From the day I started here at Personal Mortgage Group 8 years ago, I have been talking about the “stress test”.  It is an integral part of the mortgage formula and something that decides the fate of so many buyers looking to get into the real estate market.

What is the stress test?  It is an interest rate that we use in your mortgage application to make sure that you are going to be able to afford your mortgage 5 years from now.  It’s like the payload of a truck: at some point, you can load TOO much gravel into the back and the whole thing comes apart.   

In fact – we should probably just start calling it the mortgage payload.  It’s way cooler sounding. 

For years, the stress test was based on the average 5-year posted rate from the big 6 banks.  The banks price their posted rate based on the bond market, so as the bond market rises and falls the bank’s posted rate follows.  It worked okay, but in general, the banks were very slow to move their rates.  The posted rate is always meant to sit somewhere around 2.00% above the typical 5-year fixed rate, but there have been periods where the posted rate was closer to 3.00% above, unnecessarily restricting borrowers from accessing mortgage money.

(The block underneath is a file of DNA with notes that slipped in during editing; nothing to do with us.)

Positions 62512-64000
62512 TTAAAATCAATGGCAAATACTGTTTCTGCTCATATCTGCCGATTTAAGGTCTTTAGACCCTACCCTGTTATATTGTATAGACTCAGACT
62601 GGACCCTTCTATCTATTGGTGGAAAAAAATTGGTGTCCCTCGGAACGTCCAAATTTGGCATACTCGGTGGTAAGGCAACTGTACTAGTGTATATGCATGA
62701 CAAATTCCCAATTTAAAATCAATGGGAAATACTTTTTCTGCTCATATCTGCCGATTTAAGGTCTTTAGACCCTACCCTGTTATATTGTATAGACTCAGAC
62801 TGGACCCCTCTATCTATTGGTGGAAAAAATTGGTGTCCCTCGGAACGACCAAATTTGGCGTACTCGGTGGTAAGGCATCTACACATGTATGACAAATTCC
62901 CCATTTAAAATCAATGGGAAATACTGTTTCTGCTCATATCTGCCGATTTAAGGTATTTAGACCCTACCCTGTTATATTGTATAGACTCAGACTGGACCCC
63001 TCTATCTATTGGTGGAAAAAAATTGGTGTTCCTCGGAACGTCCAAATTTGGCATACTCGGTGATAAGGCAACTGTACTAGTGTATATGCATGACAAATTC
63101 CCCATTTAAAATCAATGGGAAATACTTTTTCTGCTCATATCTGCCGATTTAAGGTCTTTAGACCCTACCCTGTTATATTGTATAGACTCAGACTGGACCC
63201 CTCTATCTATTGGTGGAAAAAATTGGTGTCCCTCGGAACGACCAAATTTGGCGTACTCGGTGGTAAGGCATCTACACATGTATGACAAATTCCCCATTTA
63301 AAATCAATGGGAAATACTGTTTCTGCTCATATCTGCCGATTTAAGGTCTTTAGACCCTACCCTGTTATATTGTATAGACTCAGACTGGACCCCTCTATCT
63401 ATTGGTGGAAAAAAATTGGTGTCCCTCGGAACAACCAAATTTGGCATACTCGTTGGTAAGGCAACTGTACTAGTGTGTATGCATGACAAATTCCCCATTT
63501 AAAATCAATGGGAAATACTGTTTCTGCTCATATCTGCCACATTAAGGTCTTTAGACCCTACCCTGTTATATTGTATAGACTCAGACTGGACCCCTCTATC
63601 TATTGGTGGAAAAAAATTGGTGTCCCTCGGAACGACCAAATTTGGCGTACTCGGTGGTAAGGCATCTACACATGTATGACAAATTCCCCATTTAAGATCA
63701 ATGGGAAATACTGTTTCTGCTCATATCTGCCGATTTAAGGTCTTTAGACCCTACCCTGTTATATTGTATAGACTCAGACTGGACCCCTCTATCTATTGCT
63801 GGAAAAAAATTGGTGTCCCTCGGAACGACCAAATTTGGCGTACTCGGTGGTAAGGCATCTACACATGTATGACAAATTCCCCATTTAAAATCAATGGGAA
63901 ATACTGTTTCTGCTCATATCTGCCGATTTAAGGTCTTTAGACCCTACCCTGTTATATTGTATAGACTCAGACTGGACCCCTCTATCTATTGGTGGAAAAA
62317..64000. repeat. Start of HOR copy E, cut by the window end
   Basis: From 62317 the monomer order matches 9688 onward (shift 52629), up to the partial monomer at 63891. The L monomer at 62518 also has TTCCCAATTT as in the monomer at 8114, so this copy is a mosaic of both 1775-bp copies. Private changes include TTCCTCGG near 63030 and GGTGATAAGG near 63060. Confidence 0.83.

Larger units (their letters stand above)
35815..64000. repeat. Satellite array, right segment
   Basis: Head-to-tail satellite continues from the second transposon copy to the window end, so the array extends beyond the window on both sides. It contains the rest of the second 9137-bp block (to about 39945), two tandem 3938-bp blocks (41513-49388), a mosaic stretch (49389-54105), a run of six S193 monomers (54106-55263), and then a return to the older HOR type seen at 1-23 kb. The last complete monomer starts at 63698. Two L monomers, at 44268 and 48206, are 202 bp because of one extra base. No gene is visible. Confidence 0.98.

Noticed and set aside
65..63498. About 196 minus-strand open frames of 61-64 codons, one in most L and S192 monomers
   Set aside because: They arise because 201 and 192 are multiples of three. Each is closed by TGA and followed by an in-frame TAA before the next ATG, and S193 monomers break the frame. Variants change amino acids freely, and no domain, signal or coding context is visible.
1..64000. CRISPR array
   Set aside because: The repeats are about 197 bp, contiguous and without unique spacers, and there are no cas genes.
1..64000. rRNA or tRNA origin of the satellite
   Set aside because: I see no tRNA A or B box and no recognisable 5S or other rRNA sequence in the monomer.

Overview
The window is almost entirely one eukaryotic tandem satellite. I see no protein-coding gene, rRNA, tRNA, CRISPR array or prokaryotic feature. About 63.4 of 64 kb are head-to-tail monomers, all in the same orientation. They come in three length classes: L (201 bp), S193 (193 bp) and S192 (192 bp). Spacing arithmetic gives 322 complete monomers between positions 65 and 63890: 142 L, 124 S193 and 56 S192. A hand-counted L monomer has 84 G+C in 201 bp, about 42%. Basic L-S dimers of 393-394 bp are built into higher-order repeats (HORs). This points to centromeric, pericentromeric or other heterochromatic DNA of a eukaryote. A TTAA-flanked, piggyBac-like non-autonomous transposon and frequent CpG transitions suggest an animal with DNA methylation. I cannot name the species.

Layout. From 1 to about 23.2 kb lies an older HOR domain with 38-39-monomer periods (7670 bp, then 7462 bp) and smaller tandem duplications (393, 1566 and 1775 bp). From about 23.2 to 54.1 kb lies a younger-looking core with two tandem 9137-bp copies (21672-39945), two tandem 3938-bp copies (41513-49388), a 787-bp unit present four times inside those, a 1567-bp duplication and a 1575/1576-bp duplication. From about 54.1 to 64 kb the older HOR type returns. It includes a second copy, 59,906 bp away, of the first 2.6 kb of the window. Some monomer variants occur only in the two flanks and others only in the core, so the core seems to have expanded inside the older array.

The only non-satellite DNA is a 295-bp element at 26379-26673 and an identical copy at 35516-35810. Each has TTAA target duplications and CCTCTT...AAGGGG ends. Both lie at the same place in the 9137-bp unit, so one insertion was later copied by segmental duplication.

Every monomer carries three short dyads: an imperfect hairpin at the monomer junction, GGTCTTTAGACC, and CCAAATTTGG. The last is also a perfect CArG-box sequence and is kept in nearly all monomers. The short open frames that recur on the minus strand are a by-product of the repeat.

As of mid-April 2020, we will start using the new stress test which will be set by the Bank of Canada on a regular basis and should facilitate higher borrowing capacity for mortgage seekers who are struggling to get what they need.

What does that mean for you?

For buyers – that will translate into a slight increase in buying power.  It’s not going to push people way over the top, but it could increase your mortgage qualifying by 3% or more.  Couple that with the fact that interest rates are going down and you should have some more confidence to shop in this market.

For sellers – don’t tell the buyers this, but you will probably end up selling for quite a bit more as a result of their newfound confidence.

For clients looking at a potential refinance for renovations or debt consolidation – this new stress test only applies to insured mortgages so it’s the same old, same old for you.   Sorry! 

For clients up for renewal – you don’t have to apply to renew, so it doesn’t affect you at all.  

All in all, it’s not an especially big change from what we had before but it is a step in the right direction and should help a few clients.

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